Muscle atrophy / knee rehab

as i already mentioned in another topic I had an ACL reconstruction (hamstring graft) 3 months ago. I lost a lot of muscle, especially on the injured leg (it was half as big as the healthy leg).
The last months I trained 5 days a week at a rehab center.
here’s how the schedule looked like:

-coordination/agility exercises, about 30 minutes

  • 3x10 calf raises
    -leg press 5 x 12 reps (both legs)
  • leg press 5 x 12 reps (left leg)
  • reverse hypers 3 x 15
  • hip adduction machine 3 x 25
    -hip abduction machine 3 x 25
  • 3 different exercises with therabands and swiss balls targeting the hamstrings
    -30 minutes of VMO training with a physiotherapist and massage
  • EMS (depending on how I felt, sometimes russian stim , on other days they used it to reduce swelling / recovery)

I was kinda confused when I first saw my workout plans because this was against everything I learned about training before because there was nothing like periodization and I had just 24 hours to recover from these workouts.
although i was doubtful about this whole thing it worked. my leg is much stronger than directly after surgery but it’s still relatively weak.

my problem now is that i don’t know how to proceed. my doc allowed me to ride a bike, swim, jog and to do free weight exercises.
how should i organise my workout now? and on the one hand I have a “problem” with those high reps but on the other hand I fear using more weight/less reps because I think I could damage the graft.

perhaps there’s anyone who already went through this whole rehab thing …

thanks in advance…

ps: i forgot to add that i’m not a sprinter, i play basketball.

Here is some food for thought. You would NOT have injured your self IF you were strong enough to absorb the force of whatever injured you.

The rehab cycle you laid out will not RECOVER YOUR STRENGTH QUICKLY.

If you were my patient I would want to accelerate you recovering your strength to where you were prior to your injury knowing good and well this would not prevent other injury.

Once I had your strength back to where it was prior to injury then I would introduce you to EvoSport training.

Do you have a screw in there? If so, I would be concerned about using EMS too close to the metal as it may cause local bone necrosis! Consult an expert on the topic to see where to go (this, of course, does’t mean that every other area shouldn’t be stimmed to keep up muscle mass during the rehab period).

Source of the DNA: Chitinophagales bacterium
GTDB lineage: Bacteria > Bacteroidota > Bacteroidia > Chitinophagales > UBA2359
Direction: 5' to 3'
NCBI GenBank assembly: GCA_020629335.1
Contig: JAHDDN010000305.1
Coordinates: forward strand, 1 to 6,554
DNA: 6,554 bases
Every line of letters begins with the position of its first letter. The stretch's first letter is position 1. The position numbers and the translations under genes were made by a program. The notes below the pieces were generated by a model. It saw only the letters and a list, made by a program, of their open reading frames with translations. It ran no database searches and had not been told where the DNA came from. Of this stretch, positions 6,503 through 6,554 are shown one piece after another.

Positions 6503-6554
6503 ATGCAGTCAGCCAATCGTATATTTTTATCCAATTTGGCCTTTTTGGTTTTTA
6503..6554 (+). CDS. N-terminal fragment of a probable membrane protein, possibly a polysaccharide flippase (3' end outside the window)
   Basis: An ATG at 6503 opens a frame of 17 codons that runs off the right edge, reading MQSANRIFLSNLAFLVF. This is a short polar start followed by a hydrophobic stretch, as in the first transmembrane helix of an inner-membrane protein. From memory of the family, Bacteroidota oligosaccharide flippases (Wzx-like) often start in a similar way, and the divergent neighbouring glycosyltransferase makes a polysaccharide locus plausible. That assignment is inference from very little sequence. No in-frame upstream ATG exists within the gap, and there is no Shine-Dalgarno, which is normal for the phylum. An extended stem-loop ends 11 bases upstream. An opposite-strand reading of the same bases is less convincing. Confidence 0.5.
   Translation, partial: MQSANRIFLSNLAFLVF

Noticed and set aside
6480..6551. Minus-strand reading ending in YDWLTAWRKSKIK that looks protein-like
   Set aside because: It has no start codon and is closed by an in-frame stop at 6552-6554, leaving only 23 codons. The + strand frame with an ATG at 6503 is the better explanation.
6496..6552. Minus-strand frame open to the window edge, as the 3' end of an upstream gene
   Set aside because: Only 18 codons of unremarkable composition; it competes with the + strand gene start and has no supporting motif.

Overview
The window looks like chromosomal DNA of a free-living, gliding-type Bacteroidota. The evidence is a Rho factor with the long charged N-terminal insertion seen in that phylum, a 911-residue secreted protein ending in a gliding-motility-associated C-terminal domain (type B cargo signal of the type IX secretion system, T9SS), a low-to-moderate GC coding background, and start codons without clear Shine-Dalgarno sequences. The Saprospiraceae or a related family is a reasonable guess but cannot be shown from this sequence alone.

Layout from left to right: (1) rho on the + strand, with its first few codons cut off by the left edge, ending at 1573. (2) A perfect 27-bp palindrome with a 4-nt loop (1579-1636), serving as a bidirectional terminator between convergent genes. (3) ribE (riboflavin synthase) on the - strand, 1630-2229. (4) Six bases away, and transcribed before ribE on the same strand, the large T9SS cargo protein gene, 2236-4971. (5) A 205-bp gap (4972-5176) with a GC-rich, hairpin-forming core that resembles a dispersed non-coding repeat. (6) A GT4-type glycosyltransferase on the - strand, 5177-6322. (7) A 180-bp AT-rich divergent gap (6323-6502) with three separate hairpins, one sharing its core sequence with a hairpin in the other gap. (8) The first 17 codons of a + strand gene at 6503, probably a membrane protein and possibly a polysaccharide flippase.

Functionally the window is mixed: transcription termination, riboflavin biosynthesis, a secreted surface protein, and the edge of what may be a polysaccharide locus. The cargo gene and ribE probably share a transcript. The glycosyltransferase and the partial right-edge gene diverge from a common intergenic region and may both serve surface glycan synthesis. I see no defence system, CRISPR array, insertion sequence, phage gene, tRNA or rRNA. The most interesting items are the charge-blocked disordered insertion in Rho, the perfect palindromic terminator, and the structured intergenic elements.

As for the limited recovery- I’m not sure this is much of an issue for re-building the injured area, as you’re too weak there to put out enough force to require 48hrs recovery and EMS bypasses the CNS and therefore doesn’t require a day in between anyway.
How do Swiss Balls target the hamstrings?? (Please describe)
I think it’s a bit extreme to suggest that any particular type of training can prevent ACL tears- there are so many variables- but good preparation can greatly diminish the chances. Also, ankle taping is implicated in transferring shock to the knee, increasing the risk. This is finally being recognized with football.

Charlie - I have been told of some coaches who still insist on the taping of ankles.

In the NFL, the situation is muddled- which is a hell of a lot better than unambiguously screwed up. Today, a player CAN train and compete without ankle tape- BUT, if he’s injured, he’ll be fined. A lot of players are figuring out that this is the way to go.
Al Vermiel, the strength and conditionning coach for the Bulls all through their golden years and previously the S and C coach for the San Francisco 49ers during their first Super Bowl victory, argued doggedly against the policy of mandatory ankle taping over 20 years ago. Think how many knee surgeries could have been avoided if they’d listened to him then! Stay tuned for and article on this site by Al!

Great - I’m really looking forward to that article Charlie.

I never made a link between taping and knee injury, but I avoided it on other grounds.